Wednesday 15 July 2020
 
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Moody's

Medium term oil prices trend lower

DUBAI, May 28, 2020

The coronavirus pandemic is hastening a structural change in aggregate demand for oil, reducing the oil industry's need to develop higher-cost reserves for reinvestment to support production levels and growth in the next three to five years. 
 
Moody’s Investors Service has reduced its medium-term oil price assumptions to $45-$65/barrel (bbl), down from $50-$70/bbl. 
 
“The lower price range reflects our view that oil prices will remain highly volatile, with periods outside the top or bottom ends of the range. Geopolitical issues or attempts to manage supply by the Opecplus group of oil-producing nations will also lead to price fluctuations from time to time.
 
Recovery in oil demand will be more subdued than overall GDP growth, Moody’s said.
 
Assuming a gradual economic recovery starting in the second half of 2020, the International Energy Association (IEA) estimates that by late 2020, world oil demand will return to levels some 6.5 (mbpd), or 6%, below pre-crisis levels.
 
The coronavirus lockdowns have effectively set up a real-time experiment over the digitisation of services, possibly bringing permanent changes in the nature of work in service industries, while reducing both business travel and commuting.
 
Government measures to reduce the spread of the coronavirus have restricted oil-intensive activities such as domestic and international air travel, which will recover more slowly than overall GDP. High inventories of both oil and fuels globally will further slow the pace of recovery in oil demand and prices.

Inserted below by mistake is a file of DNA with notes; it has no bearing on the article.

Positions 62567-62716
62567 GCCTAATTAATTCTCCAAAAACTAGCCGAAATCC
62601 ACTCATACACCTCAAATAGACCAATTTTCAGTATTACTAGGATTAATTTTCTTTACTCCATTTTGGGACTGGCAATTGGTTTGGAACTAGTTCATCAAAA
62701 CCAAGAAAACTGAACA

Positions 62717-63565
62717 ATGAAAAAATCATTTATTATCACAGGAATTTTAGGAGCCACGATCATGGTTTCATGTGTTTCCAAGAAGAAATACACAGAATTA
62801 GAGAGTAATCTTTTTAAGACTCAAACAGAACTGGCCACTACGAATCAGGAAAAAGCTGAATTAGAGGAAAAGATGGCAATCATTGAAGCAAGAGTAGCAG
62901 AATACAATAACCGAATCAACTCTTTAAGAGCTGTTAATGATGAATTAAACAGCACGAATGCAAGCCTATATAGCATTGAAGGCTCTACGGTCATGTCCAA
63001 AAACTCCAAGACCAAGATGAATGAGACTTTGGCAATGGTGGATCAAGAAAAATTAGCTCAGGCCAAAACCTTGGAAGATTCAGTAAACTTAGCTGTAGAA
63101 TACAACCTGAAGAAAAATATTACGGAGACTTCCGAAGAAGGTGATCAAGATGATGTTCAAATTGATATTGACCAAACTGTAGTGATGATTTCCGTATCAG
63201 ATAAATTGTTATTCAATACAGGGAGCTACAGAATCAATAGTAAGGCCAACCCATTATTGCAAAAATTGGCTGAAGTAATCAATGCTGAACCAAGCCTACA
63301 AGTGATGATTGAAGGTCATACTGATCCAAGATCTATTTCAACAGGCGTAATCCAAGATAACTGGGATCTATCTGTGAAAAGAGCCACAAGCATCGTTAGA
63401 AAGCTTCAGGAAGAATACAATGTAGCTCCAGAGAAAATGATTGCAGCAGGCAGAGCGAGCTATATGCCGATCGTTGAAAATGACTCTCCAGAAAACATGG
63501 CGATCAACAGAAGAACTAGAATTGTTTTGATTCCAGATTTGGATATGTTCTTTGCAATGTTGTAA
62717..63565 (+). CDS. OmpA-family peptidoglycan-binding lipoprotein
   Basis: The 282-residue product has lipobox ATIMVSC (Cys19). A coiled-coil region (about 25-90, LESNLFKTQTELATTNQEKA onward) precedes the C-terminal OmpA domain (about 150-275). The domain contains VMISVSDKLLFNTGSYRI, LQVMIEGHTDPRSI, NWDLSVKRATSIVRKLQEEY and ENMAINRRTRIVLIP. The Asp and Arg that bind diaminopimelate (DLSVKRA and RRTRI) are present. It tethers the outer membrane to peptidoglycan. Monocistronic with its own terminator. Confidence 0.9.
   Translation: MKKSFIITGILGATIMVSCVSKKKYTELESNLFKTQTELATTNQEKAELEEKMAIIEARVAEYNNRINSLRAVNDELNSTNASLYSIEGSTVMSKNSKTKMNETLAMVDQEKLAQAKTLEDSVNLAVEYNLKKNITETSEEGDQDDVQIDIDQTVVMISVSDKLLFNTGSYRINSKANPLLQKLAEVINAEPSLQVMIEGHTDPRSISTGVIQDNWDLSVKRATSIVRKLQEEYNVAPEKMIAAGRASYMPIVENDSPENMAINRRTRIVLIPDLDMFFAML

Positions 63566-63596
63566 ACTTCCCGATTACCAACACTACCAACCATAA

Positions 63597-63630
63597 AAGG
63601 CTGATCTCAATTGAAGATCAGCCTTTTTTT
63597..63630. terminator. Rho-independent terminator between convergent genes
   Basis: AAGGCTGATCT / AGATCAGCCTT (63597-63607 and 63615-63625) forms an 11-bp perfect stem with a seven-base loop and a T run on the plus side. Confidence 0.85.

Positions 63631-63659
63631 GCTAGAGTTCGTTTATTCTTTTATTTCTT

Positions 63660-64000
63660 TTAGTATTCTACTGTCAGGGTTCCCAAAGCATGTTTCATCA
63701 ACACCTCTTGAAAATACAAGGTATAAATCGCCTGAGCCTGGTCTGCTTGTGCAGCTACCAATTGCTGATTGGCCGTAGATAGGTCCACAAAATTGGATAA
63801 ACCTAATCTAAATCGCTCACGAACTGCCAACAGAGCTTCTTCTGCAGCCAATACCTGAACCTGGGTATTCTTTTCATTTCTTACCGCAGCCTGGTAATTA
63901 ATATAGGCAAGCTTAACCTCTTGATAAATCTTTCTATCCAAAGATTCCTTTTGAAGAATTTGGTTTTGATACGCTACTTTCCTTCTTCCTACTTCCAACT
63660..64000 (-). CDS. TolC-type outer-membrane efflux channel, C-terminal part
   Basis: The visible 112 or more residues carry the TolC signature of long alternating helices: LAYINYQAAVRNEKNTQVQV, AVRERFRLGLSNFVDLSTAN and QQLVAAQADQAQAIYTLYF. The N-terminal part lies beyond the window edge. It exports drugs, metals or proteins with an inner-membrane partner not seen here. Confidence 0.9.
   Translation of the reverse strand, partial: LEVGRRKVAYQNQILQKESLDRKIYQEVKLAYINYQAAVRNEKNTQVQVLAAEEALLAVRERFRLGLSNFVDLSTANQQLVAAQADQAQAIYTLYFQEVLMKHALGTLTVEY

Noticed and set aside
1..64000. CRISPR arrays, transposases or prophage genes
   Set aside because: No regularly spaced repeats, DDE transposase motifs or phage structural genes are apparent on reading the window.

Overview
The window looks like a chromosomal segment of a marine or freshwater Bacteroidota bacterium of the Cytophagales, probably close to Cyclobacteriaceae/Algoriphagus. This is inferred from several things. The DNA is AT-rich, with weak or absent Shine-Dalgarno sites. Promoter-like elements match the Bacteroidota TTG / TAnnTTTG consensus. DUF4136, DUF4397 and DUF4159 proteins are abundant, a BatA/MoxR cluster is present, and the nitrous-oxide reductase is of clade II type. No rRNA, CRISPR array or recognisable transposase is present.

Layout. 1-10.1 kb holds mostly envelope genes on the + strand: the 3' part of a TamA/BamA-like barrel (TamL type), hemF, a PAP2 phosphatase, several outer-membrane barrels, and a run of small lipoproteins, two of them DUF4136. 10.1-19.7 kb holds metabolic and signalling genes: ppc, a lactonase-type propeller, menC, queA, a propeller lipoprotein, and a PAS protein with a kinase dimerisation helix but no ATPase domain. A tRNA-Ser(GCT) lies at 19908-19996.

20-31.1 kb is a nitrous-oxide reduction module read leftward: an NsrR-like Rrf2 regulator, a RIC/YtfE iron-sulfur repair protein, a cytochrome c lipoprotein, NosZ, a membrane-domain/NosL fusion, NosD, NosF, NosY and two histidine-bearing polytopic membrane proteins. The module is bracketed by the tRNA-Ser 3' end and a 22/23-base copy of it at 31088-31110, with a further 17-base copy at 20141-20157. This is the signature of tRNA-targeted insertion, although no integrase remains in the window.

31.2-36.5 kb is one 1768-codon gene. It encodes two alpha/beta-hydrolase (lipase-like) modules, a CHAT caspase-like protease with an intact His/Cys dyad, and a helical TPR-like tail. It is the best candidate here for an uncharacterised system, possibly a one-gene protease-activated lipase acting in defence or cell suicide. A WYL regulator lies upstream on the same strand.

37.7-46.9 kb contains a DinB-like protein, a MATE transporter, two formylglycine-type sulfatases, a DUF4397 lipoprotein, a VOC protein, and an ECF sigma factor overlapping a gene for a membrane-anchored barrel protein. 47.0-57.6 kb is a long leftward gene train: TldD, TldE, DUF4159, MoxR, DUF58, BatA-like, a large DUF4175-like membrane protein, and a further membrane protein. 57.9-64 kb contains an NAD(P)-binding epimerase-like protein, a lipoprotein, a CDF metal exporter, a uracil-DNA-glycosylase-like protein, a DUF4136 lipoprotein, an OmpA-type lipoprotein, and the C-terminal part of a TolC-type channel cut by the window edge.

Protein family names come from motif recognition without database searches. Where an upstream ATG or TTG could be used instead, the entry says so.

The coronavirus lockdowns have effectively set up a real-time experiment over the digitisation of services, possibly bringing permanent changes in the nature of work in service industries, while reducing both business travel and commuting.
 
In response to the exceptional decline in demand, the global oil industry has mobilised to implement significant production cuts—about 10% from December 2019 levels. The Opec-
plus group of oil-producing nations has agreed to cut oil production for two years by about 7.0 mbpd from February 2020 levels, starting in May 2020. 
 
The agreement assumes further production cuts of 3.7 mbpd from private companies in the US, Canada, Brazil and Norway, which are not part of the Opec-plus group. With limited storage and low oil prices dominating short-term oil prices, we would expect strong cooperation from pec-plus members in balancing the physical market in 2020. 
 
To accelerate the rebalancing, Saudi Arabia announced an additional 1 mbpd production cut beginning in June 2020, and several other members of Opec are raising their initial commitments to cut production, said Moody’s.
 



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